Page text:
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- Sharon H., Teacher
- Stonyfell, Australia
Slave Plantations Teacher Resources
Find Slave Plantations educational ideas and activities
Students explore the life of former slave George Gilmore. In this US History lesson plan, students analyze primary source documents and use data from these selections to inform the decision making process. Students demonstrate reasoning skills to explain their response to a controversial situation.
Fourth graders investigate the role of African American slaves in rice plantations. In this slave life lesson plan, 4th graders discuss the products produced in the 13 colonies. Students discuss the importance of rice to South Carolina's economy. Students complete a Venn Diagram, two group projects, write a paragraph about life during the period, and complete a think-pair-share activity.
“To break the bonds of slavery opens up at once both earth and heaven. Neither can be truly seen by us while we are slaves.” Class members read excerpts from the memoir, Narrative of Lunsford Lane, to gain understanding of the details of the life of a slave who worked in the city of Raleigh rather than as a field hand. Using the provided question sheet, class members track Lane’s early life, his work, his marriage, and the process he followed to purchase his freedom. Designed to provide learners with “an understanding that slaves could have a variety of jobs and roles,” the exercise will also lead learners to examine their assumptions about slavery, slaves, and slave holders.
Learners explore US history by completing an ancestry activity. In this slavery lesson, students research Internet sites and identify the slave trade routes used several hundred years ago. Learners create a timeline based on African American slavery and read several biographies of former slaves.
This is a great way to expose your class to primary source documents as they learn about the American slave experience. After a brief introduction to the topic, students visit the Library of Congress American Memory site to listen to an interview with one of several former slaves. As they listen, students record answers to the guiding questions. Ultimately, they have to write a newspaper article that describes the slave's experience as accurately as possible.
The Solomon Northrup Narrative provides class members a chance to investigate plantation life from the point of view of a slave. A provided guided-reading worksheet encourages readers to think deeply about the institution of slavery, the daily life of a slave, and the abolitionist movement as they read the story of a free black man who was kidnapped and sold into slavery. Links to Northrup’s story and other slave narratives are provided.
Students consider slave culture during the time of Andrew Jackson. In this lesson plan on slavery, students watch a PowerPoint presentation, take notes, then analyze an extensive list of primary sources in order to understand what and how slave culture and was communicated and preserved.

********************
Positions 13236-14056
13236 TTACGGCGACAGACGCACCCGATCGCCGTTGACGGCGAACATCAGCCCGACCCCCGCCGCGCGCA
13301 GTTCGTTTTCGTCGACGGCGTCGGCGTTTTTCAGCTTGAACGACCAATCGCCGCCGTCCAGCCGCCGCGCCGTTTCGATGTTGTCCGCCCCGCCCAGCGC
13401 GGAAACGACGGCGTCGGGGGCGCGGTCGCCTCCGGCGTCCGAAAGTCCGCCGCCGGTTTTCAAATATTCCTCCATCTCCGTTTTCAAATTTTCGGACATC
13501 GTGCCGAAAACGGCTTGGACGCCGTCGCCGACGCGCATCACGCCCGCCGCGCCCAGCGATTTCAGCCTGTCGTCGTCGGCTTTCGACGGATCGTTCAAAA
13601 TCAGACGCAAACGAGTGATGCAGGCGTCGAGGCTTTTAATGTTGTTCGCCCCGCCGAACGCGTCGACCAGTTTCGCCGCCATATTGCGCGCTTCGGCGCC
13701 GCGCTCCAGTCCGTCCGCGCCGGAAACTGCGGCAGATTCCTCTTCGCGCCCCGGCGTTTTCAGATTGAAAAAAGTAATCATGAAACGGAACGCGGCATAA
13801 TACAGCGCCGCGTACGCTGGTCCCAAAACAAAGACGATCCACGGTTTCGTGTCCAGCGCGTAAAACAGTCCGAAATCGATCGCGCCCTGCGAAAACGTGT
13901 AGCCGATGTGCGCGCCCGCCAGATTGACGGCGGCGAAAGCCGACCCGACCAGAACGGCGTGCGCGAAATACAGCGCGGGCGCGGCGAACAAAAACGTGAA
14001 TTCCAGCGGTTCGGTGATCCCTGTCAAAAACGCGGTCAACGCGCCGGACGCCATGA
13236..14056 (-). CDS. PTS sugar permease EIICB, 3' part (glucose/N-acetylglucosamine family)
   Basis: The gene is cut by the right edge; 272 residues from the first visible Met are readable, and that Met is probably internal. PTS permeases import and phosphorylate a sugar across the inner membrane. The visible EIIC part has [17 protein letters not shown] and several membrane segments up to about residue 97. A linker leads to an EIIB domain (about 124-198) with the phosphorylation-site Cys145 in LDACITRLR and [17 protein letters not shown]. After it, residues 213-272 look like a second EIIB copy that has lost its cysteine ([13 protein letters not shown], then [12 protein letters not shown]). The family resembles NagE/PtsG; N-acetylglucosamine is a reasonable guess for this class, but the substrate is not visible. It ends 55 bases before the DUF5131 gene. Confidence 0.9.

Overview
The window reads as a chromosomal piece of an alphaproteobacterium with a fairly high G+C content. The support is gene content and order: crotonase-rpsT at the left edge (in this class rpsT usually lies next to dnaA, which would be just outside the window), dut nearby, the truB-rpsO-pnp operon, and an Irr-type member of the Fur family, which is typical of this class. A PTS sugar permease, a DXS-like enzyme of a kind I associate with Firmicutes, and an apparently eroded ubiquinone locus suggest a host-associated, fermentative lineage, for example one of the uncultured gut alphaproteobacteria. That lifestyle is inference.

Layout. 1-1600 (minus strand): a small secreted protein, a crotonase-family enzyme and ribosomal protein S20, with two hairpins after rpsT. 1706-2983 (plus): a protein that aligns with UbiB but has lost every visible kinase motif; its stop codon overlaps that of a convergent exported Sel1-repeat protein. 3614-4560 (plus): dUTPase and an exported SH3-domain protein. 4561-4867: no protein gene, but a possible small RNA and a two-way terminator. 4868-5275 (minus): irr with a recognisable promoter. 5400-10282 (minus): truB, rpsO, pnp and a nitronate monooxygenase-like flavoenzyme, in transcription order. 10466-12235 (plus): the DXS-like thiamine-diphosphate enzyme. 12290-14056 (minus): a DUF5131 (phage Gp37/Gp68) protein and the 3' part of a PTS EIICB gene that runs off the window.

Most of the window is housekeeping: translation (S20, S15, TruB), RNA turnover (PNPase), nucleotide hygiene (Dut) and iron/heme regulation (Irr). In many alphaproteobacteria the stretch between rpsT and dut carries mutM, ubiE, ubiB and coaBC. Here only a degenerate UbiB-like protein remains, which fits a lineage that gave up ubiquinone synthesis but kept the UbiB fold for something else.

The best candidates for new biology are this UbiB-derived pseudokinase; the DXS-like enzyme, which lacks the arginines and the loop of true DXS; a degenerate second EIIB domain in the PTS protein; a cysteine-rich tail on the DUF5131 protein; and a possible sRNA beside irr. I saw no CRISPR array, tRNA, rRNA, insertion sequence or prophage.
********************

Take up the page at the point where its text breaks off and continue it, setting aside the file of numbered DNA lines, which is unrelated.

Imagine what it was like to be a slave in the United States in 1845. Eighth graders are given an opportunity to experience life from the point of view of Frederick Douglass as they read and discuss an annotated passage from Narrative of the Life of Frederick Douglass, an American Slave, Written by Himself. Guided by a series of text-dependent questions, class members conduct a close reading of the passage, and consider how Douglass’ use of language creates the emotional impact of the excerpt. The carefully designed packet includes directions for teachers, guiding questions for students, suggested activities, and writing prompts that ask participants to craft an emotional response to the passage.
Historical accounts of various events have proven to differ depending on the point of view of the person documenting the event. Learners read and analyze two first person accounts of acts of slave resistance seen at a southern plantation. They view the film Doing As They Can, read a text composed by Frederick Douglass, and then compare his version of the uprising to that of two different slaves. They compose a journal entry from the perspective of the slaves involved, being sure to include how they would see the event and why.
Students read excerpts of autobiographies from Frederick Douglass and Harriet Tubman. After listening to excerpts of an oral reading of Frederick Douglass' book, they discuss the ways African Americans were treated on plantations. Individually, they compare and contrast their own lives to Douglass and view slides of Lawrence's paintings. To end the lesson, they identify the route of the Freedom Trail and role-play master and slave relationships.
Helpful for an American literature or history unit, this lesson prompts middle schoolers to examine slavery in the United States. They read slave narratives that were part of the Federal Writers' Project and then conduct their own research on slavery in the nation. After, they write descriptive stories that reflect what they learned in their research.